of the metropolis. The style is purely Italian, and partakes largely of the character of many of the celebrated palaces in Italy. The building is chiefly remarkable for simplicity of design, combined with grandeur of effect, as well as for the convenience and elegance of its internal arrangements. It differs from most of the other club-houses, in having ranges of windows above the ground floor instead of a single range. The latter feature has been regarded as rendering the metropolitan
|club-houses eminently characteristic of their purpose, and highly favourable to architectural dignity. [extra_illustrations.4.149.1]|
On the establishment of the
by the Liberal party, Gwydyr House, in , was hired, and in that mansion the club was located until the present club-house was erected. This, although of severe simplicity, by the utter absence of exterior ornament, is nevertheless an imposing structure. Some critics, indeed, have compared it to an inverted chest of drawers; but the chief beauty of the Reform Club is . On entering the vestibule is immediately struck by the splendid proportions of the hall and the elegance of the staircase, reminding of the magnificent of Versailles and of the glories of the Louvre. In the upper part of the building are a certain number of
set apart for those who pass their whole existence amid club gossip and politics- of the peculiarities of the establishment.
The author of
The breakfast given by the Reform Club on the occasion of the Queen's coronation obtained for Soyer high commendation; and in his O'Connell dinner, the
were considered by gastronomes to be a rich bit of satire. The banquet to Ibrahim Pacha, in , was another of Soyer's great successes, when
Another famous banquet was that given to Admiral Sir Charles Napier, in , as Commander of the Baltic Fleet; and the banquet given in , to Viscount Palmerston, who was a popular leader of the Reform, was, gastronomically as well as politically, a brilliant triumph. It was upon this occasion that Mr. Bernal Osborne characterised the Palmerston policy in this quotation:--
The following description of the [extra_illustrations.4.150.1] is from the pen of Viscountess de Malleville, and appeared originally in the :--
Thackeray was a member of the Reform, the Atheneum, and Garrick Clubs-perhaps of others,
| but it was in those here named that his leisure was usually spent. |
writes of his biographers,
Among the latest additions to the batch of clubs that line are the
The former, which was established in , numbers about member;. It is a political club, in strict connection with the Conservative party, and designed to promote its objects; and the only persons eligible for admission are those who profess Conservative principles, and acknowledge the recognised leaders of the Conservative party. The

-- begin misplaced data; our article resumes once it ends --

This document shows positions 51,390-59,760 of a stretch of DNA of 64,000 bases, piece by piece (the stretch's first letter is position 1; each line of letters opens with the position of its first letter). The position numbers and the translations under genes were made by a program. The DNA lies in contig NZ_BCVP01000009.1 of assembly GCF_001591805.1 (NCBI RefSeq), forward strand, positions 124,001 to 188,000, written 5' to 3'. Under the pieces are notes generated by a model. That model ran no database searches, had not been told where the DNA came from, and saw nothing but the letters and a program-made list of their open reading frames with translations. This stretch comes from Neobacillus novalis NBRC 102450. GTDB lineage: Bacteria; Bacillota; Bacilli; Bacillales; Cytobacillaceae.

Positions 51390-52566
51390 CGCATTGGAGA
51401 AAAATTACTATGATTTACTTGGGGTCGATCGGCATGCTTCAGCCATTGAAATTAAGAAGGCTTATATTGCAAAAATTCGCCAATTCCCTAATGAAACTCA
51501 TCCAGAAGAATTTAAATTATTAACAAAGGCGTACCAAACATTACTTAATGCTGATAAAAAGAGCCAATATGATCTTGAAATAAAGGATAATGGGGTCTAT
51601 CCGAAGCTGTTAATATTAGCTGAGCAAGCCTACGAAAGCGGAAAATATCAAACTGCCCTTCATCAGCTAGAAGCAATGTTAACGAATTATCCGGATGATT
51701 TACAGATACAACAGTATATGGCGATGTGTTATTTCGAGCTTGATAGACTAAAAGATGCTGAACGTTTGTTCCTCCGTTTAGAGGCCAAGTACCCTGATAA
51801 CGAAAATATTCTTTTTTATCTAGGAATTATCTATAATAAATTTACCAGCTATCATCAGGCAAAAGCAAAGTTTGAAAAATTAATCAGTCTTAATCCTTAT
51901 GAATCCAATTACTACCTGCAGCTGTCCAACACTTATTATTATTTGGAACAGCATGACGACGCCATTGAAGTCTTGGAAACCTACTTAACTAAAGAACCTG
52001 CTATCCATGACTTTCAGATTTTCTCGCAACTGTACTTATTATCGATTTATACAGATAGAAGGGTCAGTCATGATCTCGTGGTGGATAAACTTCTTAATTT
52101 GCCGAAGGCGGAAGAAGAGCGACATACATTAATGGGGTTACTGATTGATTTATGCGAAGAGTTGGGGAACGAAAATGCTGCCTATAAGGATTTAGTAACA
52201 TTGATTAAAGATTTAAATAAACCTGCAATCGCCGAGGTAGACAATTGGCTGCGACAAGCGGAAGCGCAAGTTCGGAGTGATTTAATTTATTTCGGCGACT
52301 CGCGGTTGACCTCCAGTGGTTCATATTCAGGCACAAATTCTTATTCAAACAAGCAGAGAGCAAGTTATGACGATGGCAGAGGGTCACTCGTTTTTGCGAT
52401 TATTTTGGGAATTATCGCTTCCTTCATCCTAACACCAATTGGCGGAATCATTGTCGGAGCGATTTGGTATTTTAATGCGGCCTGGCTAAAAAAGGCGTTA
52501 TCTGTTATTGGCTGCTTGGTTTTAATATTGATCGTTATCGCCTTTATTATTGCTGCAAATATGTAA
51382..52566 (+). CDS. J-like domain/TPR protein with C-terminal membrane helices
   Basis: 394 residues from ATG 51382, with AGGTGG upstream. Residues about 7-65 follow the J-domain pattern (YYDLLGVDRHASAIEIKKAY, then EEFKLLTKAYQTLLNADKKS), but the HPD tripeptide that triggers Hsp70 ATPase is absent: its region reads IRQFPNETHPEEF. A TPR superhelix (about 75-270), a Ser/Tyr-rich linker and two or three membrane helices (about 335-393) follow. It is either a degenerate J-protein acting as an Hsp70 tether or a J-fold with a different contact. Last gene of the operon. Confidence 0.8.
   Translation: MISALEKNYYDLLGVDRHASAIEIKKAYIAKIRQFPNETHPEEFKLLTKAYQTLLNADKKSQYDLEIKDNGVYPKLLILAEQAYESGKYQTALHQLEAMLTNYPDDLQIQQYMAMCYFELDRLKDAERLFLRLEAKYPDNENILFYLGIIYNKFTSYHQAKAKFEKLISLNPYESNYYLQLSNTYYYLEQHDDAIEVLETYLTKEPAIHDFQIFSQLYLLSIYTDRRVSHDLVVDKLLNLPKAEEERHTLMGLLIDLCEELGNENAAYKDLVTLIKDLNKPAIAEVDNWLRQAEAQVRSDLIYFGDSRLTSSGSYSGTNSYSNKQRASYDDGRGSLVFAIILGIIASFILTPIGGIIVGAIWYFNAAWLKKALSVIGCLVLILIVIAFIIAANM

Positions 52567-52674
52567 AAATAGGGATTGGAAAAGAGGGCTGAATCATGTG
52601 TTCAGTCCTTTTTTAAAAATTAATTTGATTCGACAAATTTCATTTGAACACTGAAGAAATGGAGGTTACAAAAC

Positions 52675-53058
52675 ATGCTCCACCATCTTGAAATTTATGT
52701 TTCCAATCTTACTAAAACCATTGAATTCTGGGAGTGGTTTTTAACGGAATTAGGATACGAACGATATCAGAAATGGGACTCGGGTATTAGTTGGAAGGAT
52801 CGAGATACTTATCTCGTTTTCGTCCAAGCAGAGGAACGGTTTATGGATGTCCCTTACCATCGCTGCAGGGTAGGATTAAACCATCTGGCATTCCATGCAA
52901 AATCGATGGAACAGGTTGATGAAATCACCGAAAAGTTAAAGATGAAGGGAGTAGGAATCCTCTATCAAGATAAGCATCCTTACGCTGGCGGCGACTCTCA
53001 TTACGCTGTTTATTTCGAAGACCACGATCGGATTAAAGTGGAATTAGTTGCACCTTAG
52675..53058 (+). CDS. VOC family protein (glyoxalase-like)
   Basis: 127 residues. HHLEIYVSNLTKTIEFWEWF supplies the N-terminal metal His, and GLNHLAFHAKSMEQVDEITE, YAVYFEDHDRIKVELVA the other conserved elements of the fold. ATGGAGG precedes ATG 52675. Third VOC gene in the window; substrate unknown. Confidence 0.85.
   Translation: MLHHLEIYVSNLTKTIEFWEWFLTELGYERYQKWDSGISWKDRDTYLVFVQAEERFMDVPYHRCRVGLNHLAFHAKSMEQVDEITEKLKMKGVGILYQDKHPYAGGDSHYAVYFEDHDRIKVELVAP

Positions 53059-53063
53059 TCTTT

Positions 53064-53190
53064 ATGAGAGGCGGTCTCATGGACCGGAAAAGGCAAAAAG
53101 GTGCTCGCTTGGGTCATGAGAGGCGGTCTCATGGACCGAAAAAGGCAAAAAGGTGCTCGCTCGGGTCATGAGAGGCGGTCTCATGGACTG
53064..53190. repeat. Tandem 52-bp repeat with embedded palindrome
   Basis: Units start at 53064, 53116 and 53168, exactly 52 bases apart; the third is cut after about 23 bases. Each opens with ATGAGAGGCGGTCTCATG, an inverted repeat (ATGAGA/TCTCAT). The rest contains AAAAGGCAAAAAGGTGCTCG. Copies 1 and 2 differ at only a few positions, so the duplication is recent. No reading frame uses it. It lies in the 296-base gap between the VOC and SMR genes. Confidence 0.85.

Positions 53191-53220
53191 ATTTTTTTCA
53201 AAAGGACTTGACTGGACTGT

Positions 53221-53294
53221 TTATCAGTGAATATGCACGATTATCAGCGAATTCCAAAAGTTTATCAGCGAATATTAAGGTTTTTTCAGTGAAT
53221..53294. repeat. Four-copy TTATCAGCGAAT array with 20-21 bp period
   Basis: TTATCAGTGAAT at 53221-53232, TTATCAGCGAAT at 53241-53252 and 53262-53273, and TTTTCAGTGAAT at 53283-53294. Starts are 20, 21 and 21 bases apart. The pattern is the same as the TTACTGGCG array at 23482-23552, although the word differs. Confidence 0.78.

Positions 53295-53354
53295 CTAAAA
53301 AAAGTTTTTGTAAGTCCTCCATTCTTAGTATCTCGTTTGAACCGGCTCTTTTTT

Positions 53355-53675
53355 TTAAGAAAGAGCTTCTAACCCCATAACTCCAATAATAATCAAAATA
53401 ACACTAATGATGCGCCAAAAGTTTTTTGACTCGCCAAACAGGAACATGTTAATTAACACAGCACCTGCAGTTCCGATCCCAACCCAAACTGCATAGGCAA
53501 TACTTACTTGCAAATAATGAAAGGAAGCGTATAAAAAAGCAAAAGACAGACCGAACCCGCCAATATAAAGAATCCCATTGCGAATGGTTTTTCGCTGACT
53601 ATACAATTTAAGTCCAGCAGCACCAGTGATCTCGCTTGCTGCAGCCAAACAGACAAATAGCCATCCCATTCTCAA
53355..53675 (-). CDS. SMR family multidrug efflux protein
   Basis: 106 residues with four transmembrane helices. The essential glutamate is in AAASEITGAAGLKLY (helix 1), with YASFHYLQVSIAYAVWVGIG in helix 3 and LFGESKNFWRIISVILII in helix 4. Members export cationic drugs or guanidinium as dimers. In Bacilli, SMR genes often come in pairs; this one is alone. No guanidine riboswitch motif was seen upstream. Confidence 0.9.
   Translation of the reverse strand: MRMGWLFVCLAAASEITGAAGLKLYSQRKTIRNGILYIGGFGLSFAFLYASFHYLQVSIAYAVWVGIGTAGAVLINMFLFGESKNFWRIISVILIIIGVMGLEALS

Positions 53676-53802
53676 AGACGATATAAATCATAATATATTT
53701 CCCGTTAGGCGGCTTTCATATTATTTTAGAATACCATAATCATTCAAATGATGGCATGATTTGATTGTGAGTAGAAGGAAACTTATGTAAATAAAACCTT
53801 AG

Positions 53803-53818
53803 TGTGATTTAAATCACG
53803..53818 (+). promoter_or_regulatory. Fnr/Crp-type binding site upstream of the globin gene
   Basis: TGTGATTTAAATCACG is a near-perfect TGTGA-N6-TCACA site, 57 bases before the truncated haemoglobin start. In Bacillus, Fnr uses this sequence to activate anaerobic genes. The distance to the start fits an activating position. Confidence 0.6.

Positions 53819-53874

so named in honour of the Prince of Wales-was started about , and numbers among its members the Prince of Wales and several of the aristocratic patrons of the turf.
Whatever may have been the
of the now defunct species of club of the last century-such as the
and others of which we have spoken in the previous volume--a wide difference exists between them and those of the present day in the matter of bacchanalian festivities. It may with truth be said that high play and high feeding are no longer the rules; in fact, clubs are to many persons even dull and unsociable. In most of the clubs of the Johnsonian period, the flow of wine or other liquor was far more abundant than that of mind, and the conversation was generally more easy and hilarious than intellectual and refined. The bottle, or else the punch-bowl, played by far too prominent a part, and sociality too frequently took the form of revelry-or, at least, what would be considered such according to our more temperate habits. Though in general the elder clubs encouraged habits of free indulgence as indispensable to good fellowship and sociality, the modern clubs, on the contrary, have done much to discourage them, as low and ungentlemanly.
used formerly to be a common expression, whereas now inebriety, or the symptom of it, in a club-house, would bring down disgrace upon him who should be guilty of such an indiscretion.
The pleasures and comforts of clubs and clublife to the bachelor whose means and position allow of such luxuries have been often graphically and humorously described in serious and ephemeral publications for the past century and a half, but nowhere in a more amusing manner than in the
in ; and it has been wittily observed by Mrs. Gore in of her novels that,
 See Vol. III., p. 277.
 See Vol. III., p. 20.
[extra_illustrations.4.142.1] Lord Stanhope afterwards Earl of Chesterfield
[extra_illustrations.4.144.1] Junior Naval and Military Club
[extra_illustrations.4.145.1] The Army and Navy Club
[extra_illustrations.4.146.1] United Service Club
[extra_illustrations.4.148.1] The Carlton
[extra_illustrations.4.148.2] The Conservative Club
[extra_illustrations.4.149.1] Reform Club--Corridors
[extra_illustrations.4.150.1] kitchen of the Reform Club